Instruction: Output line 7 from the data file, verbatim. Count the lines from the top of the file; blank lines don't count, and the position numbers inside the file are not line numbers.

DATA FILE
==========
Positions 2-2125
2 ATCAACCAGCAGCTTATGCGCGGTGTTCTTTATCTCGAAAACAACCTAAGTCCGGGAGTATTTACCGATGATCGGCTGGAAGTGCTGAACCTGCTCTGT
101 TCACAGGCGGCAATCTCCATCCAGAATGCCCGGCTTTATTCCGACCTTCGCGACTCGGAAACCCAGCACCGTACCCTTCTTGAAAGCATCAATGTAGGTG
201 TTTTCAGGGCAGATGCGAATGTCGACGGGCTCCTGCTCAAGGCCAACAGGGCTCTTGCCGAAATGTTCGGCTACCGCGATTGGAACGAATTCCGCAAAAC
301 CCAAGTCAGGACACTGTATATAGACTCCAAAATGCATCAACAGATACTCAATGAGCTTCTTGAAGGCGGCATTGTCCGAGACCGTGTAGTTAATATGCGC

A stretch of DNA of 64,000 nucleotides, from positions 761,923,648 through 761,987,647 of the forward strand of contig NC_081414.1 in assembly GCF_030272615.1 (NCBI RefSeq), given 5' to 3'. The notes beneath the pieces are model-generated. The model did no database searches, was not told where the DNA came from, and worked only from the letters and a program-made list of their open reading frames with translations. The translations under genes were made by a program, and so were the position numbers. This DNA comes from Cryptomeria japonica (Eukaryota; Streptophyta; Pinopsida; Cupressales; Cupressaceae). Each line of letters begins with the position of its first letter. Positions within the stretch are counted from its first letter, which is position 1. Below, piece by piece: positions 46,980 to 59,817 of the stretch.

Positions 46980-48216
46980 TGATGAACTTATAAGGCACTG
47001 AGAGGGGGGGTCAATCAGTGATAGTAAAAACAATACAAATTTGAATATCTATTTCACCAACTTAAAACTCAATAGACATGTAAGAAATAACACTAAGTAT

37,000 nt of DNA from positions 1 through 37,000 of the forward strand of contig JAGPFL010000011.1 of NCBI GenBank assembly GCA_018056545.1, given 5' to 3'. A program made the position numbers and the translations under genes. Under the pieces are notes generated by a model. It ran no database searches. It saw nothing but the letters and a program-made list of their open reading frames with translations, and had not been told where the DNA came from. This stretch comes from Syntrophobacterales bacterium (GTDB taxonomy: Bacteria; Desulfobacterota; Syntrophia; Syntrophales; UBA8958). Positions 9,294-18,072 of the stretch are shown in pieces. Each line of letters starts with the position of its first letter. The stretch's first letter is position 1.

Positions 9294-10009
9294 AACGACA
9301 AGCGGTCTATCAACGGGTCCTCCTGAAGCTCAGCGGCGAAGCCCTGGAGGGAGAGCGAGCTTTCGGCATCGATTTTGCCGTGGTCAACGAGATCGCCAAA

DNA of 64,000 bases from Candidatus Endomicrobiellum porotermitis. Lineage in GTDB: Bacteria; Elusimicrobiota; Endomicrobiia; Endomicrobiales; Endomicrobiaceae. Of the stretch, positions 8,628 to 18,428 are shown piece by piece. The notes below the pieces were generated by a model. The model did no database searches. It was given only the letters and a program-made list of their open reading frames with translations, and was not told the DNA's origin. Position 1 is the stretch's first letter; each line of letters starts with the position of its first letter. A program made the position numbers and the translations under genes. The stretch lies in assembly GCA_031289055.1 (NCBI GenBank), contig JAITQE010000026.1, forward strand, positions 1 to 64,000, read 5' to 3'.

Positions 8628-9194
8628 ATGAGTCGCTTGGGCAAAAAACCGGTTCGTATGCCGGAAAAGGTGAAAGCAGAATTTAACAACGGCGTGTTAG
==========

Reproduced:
Positions 46980-48216